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Oakland's Roots Clinic and African American Chamber of Commerce Split $200,000 Grant to Battle Pandemic

Blue Shield of California provides support to aid businesses and health clinics in at-risk communities

When Cathy Adams, president and CEO of the Oakland African American Chamber of Commerce, got the call from Blue Shield of California’s corporate citizenship team, she was with colleagues, talking about weathering the COVID-19 crisis. The company was giving the Chamber $100,000 to support Black-owned businesses, struggling to stay afloat in the pandemic.

“I was right in the middle of a meeting, and I stood up and started screaming right there,” Adams said. “I felt like I was in the audience at one of Oprah’s giveaway shows: ‘and you get a car, and you get a car, and you get a car!’”

In addition to the grant to the Chamber, Blue Shield also gave $100,000 to Oakland’s Roots Community Health Clinic to support their pandemic response. The clinic provides care to low-income communities of color and the unsheltered local population.

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Perrie Anderson (left) and Jessie James King Jr. of Roots Clinic

According to Antoinette Mayer, Blue Shield’s senior director of corporate citizenship, the $200,000 in grants are part of the company’s commitment to combatting both the health and economic impacts of systemic racism. “We are seeing the effects of social determinants on health outcomes. People of color are disproportionately affected by COVID-19, and Black people are dying at two to three times the rate of White people.”

Roots, based in East Oakland where there is a high concentration of Black, Latino, and homeless residents, is seeing double the number of cases in the zip codes surrounding the clinic than the overall Alameda County numbers.

“Having an unrestricted gift of $100,000 from Blue Shield honors community-defined strategies and uplifts our voices to better serve marginalized populations,” said Dr. Noha Aboelata, Roots CEO. “Many of our patients worry about getting tested for COVID. For both Latino immigrants and long-term Black residents, many fear large health bureaucracies. At Roots, we offer barrier-free testing.”

That means there’s no ID needed, no email needed, and no questions about immigration status.

“We just treat human beings, and we treat them with culturally-responsive services,” Aboelata said.

Going beyond COVID-19 to deal with ‘underlying’ problems

Roots has tested roughly 6,000 local residents for COVID-19, and each lab test costs between $100-$400 to run. This does not include Roots’ medical staff time, their PPE, or all the disinfecting necessary to run a clinic and testing site.

Dr. Aboelata said that while testing is the most essential piece to stopping the spread of the virus, the clinic also provides public education, neighborhood outreach to encourage people to get tested, and support for those who test positive.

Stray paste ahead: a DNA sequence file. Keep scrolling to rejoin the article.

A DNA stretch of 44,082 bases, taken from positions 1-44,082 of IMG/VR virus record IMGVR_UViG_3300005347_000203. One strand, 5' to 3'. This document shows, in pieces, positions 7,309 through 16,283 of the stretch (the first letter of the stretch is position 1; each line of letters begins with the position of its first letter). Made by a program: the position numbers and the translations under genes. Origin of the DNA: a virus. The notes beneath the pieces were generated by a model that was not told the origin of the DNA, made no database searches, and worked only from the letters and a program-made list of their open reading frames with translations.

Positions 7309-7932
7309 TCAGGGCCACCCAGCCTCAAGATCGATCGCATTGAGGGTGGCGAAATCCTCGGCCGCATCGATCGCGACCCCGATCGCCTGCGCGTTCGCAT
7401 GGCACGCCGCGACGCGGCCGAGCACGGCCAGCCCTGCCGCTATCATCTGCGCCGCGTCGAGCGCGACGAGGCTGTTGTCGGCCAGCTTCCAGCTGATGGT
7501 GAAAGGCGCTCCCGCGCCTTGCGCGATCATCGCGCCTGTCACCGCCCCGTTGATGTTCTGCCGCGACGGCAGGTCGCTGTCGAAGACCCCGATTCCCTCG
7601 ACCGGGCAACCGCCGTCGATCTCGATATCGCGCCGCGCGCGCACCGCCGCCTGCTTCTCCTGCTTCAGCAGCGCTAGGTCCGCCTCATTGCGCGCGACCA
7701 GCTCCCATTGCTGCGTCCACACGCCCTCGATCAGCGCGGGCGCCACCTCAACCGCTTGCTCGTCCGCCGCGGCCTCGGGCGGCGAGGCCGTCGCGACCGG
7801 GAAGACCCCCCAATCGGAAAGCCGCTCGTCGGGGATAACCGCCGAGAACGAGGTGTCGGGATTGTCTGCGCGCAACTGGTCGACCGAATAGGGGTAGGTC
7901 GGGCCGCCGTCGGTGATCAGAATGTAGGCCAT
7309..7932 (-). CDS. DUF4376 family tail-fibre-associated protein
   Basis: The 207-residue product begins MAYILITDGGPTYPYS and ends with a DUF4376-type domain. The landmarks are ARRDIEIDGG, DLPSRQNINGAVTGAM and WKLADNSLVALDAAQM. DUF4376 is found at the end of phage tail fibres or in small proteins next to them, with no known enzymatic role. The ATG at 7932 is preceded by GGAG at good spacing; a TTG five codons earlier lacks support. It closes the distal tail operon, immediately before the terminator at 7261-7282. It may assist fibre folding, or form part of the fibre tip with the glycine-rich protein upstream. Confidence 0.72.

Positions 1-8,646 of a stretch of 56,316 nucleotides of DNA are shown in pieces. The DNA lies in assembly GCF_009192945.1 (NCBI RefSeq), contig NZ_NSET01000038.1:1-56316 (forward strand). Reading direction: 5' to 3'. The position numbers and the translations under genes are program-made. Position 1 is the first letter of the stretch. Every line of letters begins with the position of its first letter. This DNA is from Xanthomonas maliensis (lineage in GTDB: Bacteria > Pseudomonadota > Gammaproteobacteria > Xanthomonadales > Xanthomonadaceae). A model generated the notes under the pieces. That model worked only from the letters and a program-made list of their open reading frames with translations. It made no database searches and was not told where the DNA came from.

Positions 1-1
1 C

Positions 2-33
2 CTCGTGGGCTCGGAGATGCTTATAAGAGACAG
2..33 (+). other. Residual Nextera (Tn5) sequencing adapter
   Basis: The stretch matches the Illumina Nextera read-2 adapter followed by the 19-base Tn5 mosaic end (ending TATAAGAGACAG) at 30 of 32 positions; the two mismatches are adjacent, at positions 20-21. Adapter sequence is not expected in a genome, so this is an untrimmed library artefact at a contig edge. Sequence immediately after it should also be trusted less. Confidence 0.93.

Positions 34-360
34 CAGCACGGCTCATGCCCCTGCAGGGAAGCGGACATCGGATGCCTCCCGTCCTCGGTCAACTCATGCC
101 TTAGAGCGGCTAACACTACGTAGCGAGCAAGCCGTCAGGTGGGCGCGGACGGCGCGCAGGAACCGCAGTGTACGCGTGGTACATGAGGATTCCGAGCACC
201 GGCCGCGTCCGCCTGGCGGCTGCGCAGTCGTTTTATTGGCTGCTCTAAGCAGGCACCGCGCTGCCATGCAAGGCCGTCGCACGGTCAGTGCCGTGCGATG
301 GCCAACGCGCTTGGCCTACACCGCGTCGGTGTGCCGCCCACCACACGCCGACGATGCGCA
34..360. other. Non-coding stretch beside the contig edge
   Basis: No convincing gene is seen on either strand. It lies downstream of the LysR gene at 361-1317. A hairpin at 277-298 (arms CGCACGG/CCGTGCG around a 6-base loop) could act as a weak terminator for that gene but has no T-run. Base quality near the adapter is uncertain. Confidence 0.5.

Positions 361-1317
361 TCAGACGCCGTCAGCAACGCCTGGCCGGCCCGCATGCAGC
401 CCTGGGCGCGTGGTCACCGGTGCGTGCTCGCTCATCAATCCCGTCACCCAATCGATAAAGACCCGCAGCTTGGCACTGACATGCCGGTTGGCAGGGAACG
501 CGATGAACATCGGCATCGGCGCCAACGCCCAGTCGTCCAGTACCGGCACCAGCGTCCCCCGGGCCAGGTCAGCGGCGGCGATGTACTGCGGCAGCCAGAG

Mayer stressed that Blue Shield’s commitment to creating health equity also must include dedicating attention to root problems. “As a health care company, it is important for us to address systemic bias within health care, as well as the economic disparities which contribute to health inequities. That’s why we are looking to Black-led and Black-supporting organizations to create a ripple effect in the community.”

Blue Shield’s gift to the Oakland African American Chamber of Commerce went to its Resiliency Fund. The Chamber has raised close to $1 million dollars to provide $2,500 to $10,000 in relief to more than 100 Oakland Black-owned businesses for rent, equipment, supplies, technology, and financial training to both weather the crisis and create long-term sustainability.

The funds are filling the gap of the federal government’s response. “The Small Business Administration and the Payment Protection Program relies on the banking industry, which has a history of racism and not investing in communities of color,” said Adams. “So instead of relief checks, Black business owners got rejection letters.  

“It’s a big deal that Blue Shield can come together in solidarity against racism, and because of this grant, some of our Black businesses will survive. I’m hearing, ‘You helped save my business and created a light at the end of the tunnel.’”

Mayer concurred. “Oakland is the home of Blue Shield’s headquarters, and we want to be good neighbors. Our goal in investing locally is to create a healthy and inclusive community. We have a responsibility to use our company’s voice and resources for positive change, especially in communities of color.”

Adams said Oakland is feeling that positivity and summed it up perfectly: “It’s more than money. It’s hope in these horrible times.”


For more on Blue Shield of California’s charitable giving click here

For more on the Oakland African American Chamber of Commerce or to donate to their Resiliency Fund go to

For more on Roots Community Health Clinic or to donate to their pandemic response, go to